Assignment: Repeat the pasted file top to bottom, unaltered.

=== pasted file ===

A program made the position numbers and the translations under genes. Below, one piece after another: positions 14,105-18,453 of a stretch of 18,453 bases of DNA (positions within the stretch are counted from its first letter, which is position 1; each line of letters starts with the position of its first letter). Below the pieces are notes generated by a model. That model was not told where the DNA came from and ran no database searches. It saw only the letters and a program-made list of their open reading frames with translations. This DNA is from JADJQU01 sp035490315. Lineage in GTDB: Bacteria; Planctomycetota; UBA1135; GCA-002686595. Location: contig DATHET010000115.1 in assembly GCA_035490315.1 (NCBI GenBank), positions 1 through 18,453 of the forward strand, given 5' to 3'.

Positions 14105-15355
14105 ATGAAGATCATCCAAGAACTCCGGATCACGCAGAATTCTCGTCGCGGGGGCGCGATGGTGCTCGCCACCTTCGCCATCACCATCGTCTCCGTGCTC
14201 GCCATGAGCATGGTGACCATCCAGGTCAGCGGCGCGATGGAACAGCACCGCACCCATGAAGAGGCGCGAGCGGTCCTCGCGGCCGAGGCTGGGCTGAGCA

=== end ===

A program made the position numbers and the translations under genes. Below, one piece after another: positions 14,105-18,453 of a stretch of 18,453 bases of DNA (positions within the stretch are counted from its first letter, which is position 1; each line of letters starts with the position of its first letter). Below the pieces are notes generated by a model. That model was not told where the DNA came from and ran no database searches. It saw only the letters and a program-made list of their open reading frames with translations. This DNA is from JADJQU01 sp035490315. Lineage in GTDB: Bacteria; Planctomycetota; UBA1135; GCA-002686595. Location: contig DATHET010000115.1 in assembly GCA_035490315.1 (NCBI GenBank), positions 1 through 18,453 of the forward strand, given 5' to 3'.

Positions 14105-15355
14105 ATGAAGATCATCCAAGAACTCCGGATCACGCAGAATTCTCGTCGCGGGGGCGCGATGGTGCTCGCCACCTTCGCCATCACCATCGTCTCCGTGCTC
14201 GCCATGAGCATGGTGACCATCCAGGTCAGCGGCGCGATGGAACAGCACCGCACCCATGAAGAGGCGCGAGCGGTCCTCGCGGCCGAGGCTGGGCTGAGCA